A: Colombia is the country with the greatest wealth of birds. More than 15 percent of the world’s birds live in Colombia. It is probably first or second in terms of amphibians, frogs. We compete with Indonesia above all with regard to endemic species: what determines if a country has a greater or lesser wealth of biodiversity tends to be the species that have developed exclusively in that country’s environments.

In terms of plants we are also in first or second place worldwide, comparable only to Brazil. And we are in third or fourth place in terms of mammals. And also freshwater and marine fish species, although the latter tend to be shared more with other countries.

The Magdalena River is unique in the world. It runs from south to north, crossing almost all of the equatorial territory. It is tremendously fertile, receiving all of the nutritional contributions of the forests of the entire Andean sub-region. Almost all of its fauna is endemic. Close to 40 percent of the organisms that live in the Magdalena are only found in the Magdalena, which makes this river basin, in general, a world treasure of biodiversity.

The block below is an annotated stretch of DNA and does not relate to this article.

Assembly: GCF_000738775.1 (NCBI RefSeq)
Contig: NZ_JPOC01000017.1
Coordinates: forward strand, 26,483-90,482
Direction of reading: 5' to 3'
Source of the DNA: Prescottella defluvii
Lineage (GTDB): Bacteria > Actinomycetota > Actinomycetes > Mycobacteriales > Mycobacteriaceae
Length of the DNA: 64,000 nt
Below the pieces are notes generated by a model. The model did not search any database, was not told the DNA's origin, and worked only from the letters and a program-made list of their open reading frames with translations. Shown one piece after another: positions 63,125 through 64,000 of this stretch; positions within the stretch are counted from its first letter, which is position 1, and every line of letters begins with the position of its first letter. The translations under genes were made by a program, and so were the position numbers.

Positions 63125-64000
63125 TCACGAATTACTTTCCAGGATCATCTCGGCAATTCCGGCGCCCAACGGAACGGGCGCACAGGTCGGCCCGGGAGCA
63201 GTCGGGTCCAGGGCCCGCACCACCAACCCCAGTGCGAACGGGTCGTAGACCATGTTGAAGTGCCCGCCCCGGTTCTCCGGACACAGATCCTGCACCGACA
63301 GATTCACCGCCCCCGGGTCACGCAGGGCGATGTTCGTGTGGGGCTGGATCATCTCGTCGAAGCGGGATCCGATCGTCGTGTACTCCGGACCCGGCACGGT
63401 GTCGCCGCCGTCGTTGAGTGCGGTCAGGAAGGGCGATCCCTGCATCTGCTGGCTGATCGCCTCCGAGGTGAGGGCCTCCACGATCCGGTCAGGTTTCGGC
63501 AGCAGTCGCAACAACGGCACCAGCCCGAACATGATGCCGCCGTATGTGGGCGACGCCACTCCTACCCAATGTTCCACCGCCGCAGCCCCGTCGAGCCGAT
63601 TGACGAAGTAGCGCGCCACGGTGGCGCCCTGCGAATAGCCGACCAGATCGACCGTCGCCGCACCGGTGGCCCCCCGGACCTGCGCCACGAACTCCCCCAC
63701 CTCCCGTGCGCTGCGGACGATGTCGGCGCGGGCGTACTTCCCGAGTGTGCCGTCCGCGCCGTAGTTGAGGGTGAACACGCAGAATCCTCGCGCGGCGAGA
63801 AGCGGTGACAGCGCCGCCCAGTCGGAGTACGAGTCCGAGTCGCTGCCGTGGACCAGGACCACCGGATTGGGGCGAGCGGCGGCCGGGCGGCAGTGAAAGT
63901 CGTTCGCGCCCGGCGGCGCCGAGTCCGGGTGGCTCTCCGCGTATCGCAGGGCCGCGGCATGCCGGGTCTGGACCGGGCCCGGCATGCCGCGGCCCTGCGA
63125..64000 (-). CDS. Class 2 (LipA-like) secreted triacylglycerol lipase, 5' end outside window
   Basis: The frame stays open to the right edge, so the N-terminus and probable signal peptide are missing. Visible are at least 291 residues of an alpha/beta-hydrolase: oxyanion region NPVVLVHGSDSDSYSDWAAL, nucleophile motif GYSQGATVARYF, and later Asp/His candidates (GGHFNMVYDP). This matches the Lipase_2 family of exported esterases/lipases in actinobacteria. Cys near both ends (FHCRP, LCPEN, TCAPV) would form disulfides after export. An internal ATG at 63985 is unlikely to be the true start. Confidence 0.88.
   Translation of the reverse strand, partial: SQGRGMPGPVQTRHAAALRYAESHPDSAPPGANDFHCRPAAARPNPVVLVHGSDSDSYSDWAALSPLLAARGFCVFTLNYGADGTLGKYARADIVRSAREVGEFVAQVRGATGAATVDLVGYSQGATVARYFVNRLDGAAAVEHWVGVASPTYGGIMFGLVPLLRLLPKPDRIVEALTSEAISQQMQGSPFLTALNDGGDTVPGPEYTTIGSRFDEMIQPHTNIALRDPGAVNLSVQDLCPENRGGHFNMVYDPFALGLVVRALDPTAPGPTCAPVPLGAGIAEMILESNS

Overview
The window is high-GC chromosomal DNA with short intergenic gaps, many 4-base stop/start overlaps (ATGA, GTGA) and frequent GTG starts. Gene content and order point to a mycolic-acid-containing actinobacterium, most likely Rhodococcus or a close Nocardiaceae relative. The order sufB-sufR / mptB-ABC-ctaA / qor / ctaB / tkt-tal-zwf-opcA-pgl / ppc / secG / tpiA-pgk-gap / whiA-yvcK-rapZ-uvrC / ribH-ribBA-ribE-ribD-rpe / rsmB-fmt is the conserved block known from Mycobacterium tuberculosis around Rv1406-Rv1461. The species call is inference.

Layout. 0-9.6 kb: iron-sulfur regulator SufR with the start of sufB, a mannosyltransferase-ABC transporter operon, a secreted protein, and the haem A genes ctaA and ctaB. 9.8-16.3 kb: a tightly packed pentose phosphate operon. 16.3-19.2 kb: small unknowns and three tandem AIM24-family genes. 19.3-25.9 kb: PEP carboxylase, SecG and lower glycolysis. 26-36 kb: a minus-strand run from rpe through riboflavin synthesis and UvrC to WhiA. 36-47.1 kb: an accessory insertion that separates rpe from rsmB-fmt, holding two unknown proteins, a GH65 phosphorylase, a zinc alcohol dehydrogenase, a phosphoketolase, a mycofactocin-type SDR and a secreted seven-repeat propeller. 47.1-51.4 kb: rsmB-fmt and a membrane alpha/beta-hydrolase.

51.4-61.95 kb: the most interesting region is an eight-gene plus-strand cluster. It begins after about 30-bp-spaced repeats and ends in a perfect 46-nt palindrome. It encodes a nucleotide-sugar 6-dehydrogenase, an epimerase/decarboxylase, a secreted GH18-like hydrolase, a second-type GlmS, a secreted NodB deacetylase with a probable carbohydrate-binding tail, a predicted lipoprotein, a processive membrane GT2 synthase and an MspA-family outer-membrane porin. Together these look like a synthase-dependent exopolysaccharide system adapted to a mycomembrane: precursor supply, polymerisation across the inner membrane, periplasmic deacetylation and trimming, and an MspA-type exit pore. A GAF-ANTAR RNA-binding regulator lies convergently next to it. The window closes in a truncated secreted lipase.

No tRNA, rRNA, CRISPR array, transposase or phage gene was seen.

Q: Even though the riverbanks are so destroyed?

A: Data on total extinction still do not indicate the collapse of biodiversity. Despite the mercury and the excessive sedimentation, the Magdalena River continues to have an extremely important level of biodiversity.

Q: Can biodiversity also help us adapt to climate change?